: - Dividend tax is a tax paid on the dividend payment received for holding shares in a company. You don’t have to pay tax on your dividend income if the amount you earned is less than the dividend allowance of £2000. You are only liable to pay tax when your total dividend income is above dividend allowance. The rules were different for dividend allowance before 6th April 2016.Total Dividend tax paid above dividend allowance depends upon the category of income tax band in which you are falling into –
    Tax band Tax rate on dividend above allowance
    Basic rate 7.5%
    Higher rate 32.5%
    Additional rate 38.1%

    In order to find out that in which tax band you will fall, add your dividend income to the other income.

    In case you are earning up to £10000 as dividends:-

    a. Contact HMRC helpline.

    b. Ask HMRC to change your tax code.

    c. Mention in your self-assessment return.

    Note – No need to tell HMRC in case your dividend income is less than the specified dividend allowance for a relevant tax year.

    In case you are earning above £10000 as dividends:-

    a. Mention in your self-assessment tax return.

    b. In case you generally don’t send tax return to HMRC, register by 5th October following the tax year in which you have received the dividend income.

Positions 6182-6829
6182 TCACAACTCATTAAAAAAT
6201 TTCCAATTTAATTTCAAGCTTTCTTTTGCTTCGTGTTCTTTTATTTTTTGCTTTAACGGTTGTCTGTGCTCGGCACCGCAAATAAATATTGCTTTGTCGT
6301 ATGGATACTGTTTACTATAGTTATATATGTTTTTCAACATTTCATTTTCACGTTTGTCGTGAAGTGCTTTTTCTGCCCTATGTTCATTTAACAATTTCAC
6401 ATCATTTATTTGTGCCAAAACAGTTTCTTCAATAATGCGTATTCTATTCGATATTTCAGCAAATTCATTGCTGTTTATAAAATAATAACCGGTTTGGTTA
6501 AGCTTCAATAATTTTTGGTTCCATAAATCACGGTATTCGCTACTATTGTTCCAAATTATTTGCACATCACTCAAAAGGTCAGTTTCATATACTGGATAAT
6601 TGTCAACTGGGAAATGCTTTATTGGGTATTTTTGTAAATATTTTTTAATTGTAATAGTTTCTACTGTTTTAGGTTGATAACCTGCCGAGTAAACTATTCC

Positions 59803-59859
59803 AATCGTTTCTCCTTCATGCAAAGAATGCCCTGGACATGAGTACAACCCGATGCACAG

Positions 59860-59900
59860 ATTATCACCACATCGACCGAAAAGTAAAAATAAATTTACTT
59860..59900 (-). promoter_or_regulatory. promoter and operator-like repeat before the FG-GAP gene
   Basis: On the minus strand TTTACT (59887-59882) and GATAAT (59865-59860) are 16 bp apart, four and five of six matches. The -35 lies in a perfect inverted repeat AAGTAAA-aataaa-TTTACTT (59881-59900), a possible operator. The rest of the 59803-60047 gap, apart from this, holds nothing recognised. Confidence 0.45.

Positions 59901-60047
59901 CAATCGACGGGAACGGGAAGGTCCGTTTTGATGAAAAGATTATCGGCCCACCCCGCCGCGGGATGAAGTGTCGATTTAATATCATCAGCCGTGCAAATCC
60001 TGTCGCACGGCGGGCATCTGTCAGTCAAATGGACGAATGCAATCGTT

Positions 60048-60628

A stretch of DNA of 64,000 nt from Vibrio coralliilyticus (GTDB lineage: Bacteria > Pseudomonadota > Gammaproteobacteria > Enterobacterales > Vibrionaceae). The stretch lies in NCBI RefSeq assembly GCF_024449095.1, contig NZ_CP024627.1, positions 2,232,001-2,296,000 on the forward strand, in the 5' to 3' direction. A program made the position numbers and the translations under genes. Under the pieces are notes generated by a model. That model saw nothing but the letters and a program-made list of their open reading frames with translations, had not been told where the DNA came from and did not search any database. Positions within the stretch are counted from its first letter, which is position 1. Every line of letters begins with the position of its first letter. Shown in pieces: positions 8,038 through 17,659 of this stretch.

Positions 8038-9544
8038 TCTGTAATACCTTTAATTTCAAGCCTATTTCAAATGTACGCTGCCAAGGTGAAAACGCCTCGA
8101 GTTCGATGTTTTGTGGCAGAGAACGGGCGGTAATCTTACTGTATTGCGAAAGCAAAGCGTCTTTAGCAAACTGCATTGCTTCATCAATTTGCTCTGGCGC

c. You will receive a letter from HMRC telling what you need to do next after registration.

    Note – There is a change in the dividend tax system in April 2016 due to which contractor faces a tax hike due to some extent and needs to pay more.

  7. Other taxes

    : - Other taxes include capital gains tax which a contractor needs to pay on profit earned on disposing of an asset annually. Some assets are also tax free and you don’t have to pay capital gain in case amount of profit you earned falls under the category of tax free allowance.

    You need to pay capital gains tax in the following cases –

    a. Selling of asset.

    b. Transferring of asset to any other person.

    c. Giving asset to somebody as a gift.

    d. Received compensation on lost or destruction of an asset.

    e. Even if you sell your company sometime in future and realise a profit.

In case you want more information or advice on limited company tax basics for professional contractors, kindly call us on 03330886686 or you can also e-mail us at info@dnsaccountants.co.uk

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About the author
Blog Author

Consuela Timofte
I am a part of client relationship management, sales & marketing . I am managing clients' accounts necessitates working with current and new clients by answering questions regarding accounting services and helping support them. My aim is ongoing contact with clients to ensure their overall satisfaction.